Illinois spring turkey hunters harvested fewer birds in 2011! According to preliminary statistics, 15,121 birds were harvested last season. Hunters bagged 16,565 during the spring turkey season of 2010. The South Zone claimed 6,469 turkeys, compared to 6,916 in 2010. Meanwhile, the North Zone once again claimed the majority of the harvest with 8,652, compared to 9,649 last year. Both South and North Zone harvest totals include results of the youth turkey seasons.
Although several factors could be to blame for the harvest decrease, Illinois Department of Natural Resources (IDNR) officials say the main cause for the decline was weather-related. The wettest April in recorded history occurred in 2011. According to IDNR officials, the average rainfall in Illinois was up 93 percent over previous years.
“This year’s (2011) wild turkey season will probably be best remembered for being the wettest April in recorded history,” states Paul Brewer, Forest Wildlife Program, Wild Turkey project manager.
Illinois has seen its share of bad hatches and poor brood production due to cold and wet weather during previous years. I questioned Brewer as to his opinion on how the extreme rainfall that caused flooding throughout much of the state would impact nesting hens and brood production for 2012.
“While analysis of our brood surveys are not yet complete, preliminary analysis did indicate decreased production early in spring and summer. However, with drier late-summer weather we received many reports of broods with good numbers of young birds, indicating a good recovery of reproduction in late summer,” shared Brewer. He added that the floodwaters probably had some temporary impact on food sources, but more importantly it probably confined nesting in some counties to a smaller area.
“This (flooding) may have slightly increased nest predation, as the amount of area where turkey nests could be found by predators was compressed. Some areas of Illinois also had a large hatch of periodic cicadas, which some other Midwestern states have linked to improved wild turkey production,” stated Brewer.
My husband, John, and I can attest to some pretty rough days in the turkey woods last year. I recall one occasion when John and I were working a bird in Wayne County, located in the South Zone. The gobbler sounded eager to find the “hen” that was so interested in him. The turkey was no more than 100 yards from us when we heard distant thunder roll across the sky. The thunder we kept hearing was on the move and heading in our direction.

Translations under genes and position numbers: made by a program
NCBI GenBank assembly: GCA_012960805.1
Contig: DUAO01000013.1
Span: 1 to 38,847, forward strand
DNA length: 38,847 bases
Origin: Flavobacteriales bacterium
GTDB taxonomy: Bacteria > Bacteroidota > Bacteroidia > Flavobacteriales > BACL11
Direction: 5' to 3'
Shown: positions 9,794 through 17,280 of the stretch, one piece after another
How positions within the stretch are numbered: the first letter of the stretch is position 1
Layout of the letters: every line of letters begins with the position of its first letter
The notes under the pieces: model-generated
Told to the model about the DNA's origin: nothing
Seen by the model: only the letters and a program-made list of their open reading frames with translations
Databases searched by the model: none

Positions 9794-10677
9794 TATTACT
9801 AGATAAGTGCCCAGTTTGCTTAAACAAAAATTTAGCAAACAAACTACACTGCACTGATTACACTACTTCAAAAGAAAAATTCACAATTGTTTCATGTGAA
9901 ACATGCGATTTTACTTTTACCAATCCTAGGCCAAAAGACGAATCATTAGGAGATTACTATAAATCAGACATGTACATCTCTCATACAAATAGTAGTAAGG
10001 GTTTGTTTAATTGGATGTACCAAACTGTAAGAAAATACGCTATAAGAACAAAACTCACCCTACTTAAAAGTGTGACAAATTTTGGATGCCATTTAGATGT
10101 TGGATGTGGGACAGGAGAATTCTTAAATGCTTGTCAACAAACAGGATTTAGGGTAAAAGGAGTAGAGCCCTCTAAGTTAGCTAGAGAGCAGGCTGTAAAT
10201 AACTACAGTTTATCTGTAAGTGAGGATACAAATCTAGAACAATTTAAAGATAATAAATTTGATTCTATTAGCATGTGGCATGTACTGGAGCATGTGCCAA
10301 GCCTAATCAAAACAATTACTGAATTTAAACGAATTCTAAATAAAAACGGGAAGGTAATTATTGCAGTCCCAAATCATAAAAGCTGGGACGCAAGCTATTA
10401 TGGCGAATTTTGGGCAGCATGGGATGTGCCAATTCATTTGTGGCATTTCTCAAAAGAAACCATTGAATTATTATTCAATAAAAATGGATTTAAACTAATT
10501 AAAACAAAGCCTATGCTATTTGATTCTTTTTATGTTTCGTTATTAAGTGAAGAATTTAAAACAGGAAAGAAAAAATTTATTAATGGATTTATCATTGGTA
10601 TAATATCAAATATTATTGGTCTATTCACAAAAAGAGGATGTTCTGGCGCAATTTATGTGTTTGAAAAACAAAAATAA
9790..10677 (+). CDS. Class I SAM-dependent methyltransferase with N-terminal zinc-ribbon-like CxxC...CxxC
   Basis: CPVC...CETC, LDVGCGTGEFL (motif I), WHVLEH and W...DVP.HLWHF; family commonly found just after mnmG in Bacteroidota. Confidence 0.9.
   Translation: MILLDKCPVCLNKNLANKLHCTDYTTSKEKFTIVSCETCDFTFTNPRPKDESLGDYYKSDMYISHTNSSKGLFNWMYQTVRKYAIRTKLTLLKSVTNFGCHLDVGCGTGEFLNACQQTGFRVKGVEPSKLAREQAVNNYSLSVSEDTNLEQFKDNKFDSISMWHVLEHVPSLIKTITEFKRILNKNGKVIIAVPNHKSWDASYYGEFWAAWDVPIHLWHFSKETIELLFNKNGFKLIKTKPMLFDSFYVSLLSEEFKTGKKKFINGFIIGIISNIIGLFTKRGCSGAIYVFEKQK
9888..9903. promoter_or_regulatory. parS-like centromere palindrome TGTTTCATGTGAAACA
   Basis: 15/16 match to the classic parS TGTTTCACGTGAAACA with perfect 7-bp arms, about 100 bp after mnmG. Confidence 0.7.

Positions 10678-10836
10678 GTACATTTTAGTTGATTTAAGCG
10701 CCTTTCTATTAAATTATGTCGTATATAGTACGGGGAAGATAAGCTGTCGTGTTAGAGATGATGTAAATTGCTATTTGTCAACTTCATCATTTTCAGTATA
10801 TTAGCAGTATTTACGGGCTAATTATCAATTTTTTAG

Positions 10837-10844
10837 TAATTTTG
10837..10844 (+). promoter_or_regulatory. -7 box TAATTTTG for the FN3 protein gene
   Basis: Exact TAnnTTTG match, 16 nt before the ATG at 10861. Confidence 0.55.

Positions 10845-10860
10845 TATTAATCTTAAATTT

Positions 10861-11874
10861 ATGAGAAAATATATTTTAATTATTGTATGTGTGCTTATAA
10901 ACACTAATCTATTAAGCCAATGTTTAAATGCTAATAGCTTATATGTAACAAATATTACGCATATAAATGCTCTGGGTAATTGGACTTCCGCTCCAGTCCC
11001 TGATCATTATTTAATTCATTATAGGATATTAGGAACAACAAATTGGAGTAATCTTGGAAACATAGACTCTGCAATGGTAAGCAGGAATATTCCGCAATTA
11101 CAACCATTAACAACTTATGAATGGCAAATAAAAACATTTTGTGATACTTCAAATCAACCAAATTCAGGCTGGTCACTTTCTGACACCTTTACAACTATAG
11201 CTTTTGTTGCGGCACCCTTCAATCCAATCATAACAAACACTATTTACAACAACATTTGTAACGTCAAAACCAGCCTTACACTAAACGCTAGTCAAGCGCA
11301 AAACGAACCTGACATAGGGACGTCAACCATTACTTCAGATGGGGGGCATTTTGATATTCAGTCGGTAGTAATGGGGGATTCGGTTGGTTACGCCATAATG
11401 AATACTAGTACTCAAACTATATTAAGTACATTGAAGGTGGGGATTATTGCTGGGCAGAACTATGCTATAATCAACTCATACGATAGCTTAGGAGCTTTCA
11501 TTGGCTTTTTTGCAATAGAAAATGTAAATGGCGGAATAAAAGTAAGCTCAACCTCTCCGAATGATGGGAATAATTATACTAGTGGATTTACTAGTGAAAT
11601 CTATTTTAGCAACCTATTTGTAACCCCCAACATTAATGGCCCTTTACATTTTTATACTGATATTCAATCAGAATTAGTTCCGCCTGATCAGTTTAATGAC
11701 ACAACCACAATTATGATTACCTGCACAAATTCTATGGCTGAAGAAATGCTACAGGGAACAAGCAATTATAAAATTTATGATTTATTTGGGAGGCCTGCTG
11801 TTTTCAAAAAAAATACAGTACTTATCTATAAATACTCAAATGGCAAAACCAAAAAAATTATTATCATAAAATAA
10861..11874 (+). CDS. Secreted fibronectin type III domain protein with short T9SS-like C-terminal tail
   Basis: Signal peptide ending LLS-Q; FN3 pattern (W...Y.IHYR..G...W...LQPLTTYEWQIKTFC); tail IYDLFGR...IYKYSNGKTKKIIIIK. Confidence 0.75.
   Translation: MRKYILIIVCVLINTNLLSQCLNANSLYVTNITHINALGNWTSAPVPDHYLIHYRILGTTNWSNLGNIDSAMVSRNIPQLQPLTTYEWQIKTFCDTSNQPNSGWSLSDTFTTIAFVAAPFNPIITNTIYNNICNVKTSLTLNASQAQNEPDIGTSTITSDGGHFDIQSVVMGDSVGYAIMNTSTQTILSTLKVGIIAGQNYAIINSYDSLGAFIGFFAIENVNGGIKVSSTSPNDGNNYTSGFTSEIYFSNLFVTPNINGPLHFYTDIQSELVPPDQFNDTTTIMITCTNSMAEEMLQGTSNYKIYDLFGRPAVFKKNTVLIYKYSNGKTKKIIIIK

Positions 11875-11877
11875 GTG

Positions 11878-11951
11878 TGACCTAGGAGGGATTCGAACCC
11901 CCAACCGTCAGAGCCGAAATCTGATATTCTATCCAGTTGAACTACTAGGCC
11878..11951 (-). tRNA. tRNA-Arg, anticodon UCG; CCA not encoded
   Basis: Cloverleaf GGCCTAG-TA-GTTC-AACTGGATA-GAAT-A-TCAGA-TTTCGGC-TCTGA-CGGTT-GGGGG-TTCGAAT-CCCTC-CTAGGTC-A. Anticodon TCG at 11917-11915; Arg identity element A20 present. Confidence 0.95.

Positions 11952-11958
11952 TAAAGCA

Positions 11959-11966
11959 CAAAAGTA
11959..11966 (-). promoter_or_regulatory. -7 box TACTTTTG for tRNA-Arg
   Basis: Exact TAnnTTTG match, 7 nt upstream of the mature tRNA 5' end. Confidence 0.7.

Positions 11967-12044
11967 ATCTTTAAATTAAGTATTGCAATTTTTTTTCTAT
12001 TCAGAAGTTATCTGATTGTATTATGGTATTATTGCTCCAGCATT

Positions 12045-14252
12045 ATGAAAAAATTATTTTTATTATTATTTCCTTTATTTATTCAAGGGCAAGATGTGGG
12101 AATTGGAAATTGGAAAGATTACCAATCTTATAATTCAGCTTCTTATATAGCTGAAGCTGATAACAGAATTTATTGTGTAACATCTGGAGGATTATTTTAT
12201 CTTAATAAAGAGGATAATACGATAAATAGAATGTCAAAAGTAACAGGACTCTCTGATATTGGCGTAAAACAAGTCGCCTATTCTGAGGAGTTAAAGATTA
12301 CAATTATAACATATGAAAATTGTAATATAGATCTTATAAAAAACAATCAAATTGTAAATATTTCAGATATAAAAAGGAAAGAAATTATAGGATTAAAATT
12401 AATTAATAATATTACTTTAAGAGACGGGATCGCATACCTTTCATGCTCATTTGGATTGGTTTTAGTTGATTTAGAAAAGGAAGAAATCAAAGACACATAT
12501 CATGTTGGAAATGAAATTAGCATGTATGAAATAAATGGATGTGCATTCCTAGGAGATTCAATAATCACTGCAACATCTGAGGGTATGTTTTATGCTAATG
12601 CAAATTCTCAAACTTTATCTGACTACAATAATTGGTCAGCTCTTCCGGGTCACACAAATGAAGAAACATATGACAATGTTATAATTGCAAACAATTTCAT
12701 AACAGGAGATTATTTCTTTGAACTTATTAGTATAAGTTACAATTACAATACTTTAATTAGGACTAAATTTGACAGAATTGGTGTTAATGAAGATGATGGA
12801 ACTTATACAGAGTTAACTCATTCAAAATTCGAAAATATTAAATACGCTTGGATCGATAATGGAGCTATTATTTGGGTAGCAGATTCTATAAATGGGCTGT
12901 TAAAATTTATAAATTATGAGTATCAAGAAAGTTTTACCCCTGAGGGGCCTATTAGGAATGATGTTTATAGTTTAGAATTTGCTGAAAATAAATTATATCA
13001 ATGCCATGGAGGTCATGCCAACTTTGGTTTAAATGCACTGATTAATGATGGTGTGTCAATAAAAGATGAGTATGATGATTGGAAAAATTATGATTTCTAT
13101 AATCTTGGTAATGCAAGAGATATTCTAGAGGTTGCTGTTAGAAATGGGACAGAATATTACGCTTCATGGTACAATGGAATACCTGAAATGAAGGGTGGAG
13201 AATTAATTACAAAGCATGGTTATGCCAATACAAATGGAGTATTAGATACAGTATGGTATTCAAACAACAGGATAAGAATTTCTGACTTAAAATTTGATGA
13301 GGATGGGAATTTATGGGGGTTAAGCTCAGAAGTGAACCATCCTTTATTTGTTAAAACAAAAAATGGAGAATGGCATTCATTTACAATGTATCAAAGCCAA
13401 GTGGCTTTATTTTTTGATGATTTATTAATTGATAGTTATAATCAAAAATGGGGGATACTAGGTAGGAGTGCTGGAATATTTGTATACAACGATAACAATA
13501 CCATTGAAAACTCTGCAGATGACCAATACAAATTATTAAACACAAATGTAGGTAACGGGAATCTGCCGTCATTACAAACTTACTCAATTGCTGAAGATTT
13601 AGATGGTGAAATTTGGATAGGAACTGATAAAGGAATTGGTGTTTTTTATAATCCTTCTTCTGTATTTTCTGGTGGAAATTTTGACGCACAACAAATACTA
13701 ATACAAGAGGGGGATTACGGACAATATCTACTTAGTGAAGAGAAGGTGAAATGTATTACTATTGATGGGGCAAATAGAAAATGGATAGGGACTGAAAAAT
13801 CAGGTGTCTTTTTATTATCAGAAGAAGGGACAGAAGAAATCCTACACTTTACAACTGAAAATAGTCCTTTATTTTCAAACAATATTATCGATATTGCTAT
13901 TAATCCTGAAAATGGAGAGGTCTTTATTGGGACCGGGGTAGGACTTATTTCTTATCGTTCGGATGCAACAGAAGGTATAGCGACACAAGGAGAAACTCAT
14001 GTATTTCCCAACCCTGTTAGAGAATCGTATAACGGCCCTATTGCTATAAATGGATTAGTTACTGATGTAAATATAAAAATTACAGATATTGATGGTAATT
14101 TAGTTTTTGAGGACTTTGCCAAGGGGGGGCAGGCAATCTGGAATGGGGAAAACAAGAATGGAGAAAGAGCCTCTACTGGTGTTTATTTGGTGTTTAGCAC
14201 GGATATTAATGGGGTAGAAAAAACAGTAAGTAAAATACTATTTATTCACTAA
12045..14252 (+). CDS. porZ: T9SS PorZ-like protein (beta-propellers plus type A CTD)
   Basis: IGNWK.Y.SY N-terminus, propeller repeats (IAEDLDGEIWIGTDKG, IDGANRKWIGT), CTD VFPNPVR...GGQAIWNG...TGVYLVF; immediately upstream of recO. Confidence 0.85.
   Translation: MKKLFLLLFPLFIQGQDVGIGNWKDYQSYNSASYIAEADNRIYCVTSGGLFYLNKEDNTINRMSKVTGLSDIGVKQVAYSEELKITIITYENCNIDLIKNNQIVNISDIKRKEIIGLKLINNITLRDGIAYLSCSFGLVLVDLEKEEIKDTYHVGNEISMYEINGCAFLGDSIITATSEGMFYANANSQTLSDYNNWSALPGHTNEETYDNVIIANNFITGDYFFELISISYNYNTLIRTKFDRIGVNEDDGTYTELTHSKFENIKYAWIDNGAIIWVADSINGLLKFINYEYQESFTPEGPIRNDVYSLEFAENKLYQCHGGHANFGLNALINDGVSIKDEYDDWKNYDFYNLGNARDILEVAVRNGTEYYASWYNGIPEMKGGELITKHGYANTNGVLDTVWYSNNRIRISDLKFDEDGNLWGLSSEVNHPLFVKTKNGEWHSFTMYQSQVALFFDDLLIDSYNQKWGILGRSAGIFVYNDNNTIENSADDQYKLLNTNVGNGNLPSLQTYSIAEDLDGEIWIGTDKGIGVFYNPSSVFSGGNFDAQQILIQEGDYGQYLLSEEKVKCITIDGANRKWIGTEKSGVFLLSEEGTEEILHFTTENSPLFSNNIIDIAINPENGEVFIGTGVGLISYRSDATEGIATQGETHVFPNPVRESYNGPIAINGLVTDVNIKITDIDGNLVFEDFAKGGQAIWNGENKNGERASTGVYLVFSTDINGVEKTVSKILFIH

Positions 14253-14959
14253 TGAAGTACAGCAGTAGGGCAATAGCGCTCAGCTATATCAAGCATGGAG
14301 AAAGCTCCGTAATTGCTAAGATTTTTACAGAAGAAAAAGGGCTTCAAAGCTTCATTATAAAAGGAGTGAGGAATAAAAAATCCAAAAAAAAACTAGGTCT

Moments before the storm hit, the longbeard let out a loud gobble and was only 40 yards from our set-up position, but hidden by briars. Just when everything looked dismal, the bird stepped into an opening. At that moment, John’s Winchester roared. We quickly loaded the turkey into John’s vest, then ran to seek shelter from the storm now upon us. Thankfully, lighting never struck us — just torrential rain that soaked us to the bone. Little did we know at that time, many Illinois turkey hunters were struggling with similar issues and that the harvest would decrease for the first time since 2008.
According to preliminary harvest statistics, Illinois’ South Zone top-five counties include Jefferson, Pope, Union, Randolph and Wayne. The Jefferson County harvest boasted a slight increase in 2011 when 402 birds were bagged, compared to 2010’s total of 396. Pope County hunters took 356 in 2011, while Union County hunters harvested 324 birds. Randolph County checked in 321, as Wayne County hunters’ took 314 turkeys.
When looking at these preliminary totals, it is clear to see that Jefferson County leads the way for consistency in making the top-five county list. In the last five years, it has been on the list each time. Despite all of the rain that fell in 2011, it still managed to show a harvest increase.
Other South Zone counties that did not make the top-five list but still had spring harvests worth mentioning are Fayette, Franklin and Saline County. They reported harvests of 213, 200 and 134, respectively. These were higher than the harvest totals of 2010, when Fayette hunters took 208, Franklin hunters 175 and Saline hunters 132.
The South Zone county of Johnson is worth mentioning because in 2008, spring turkey hunters took 213 birds, 237 in 2009, 298 in 2010 and 269 in 2011. The harvest remains fairly steady in spite of weather, poor hatches, brood production, etc.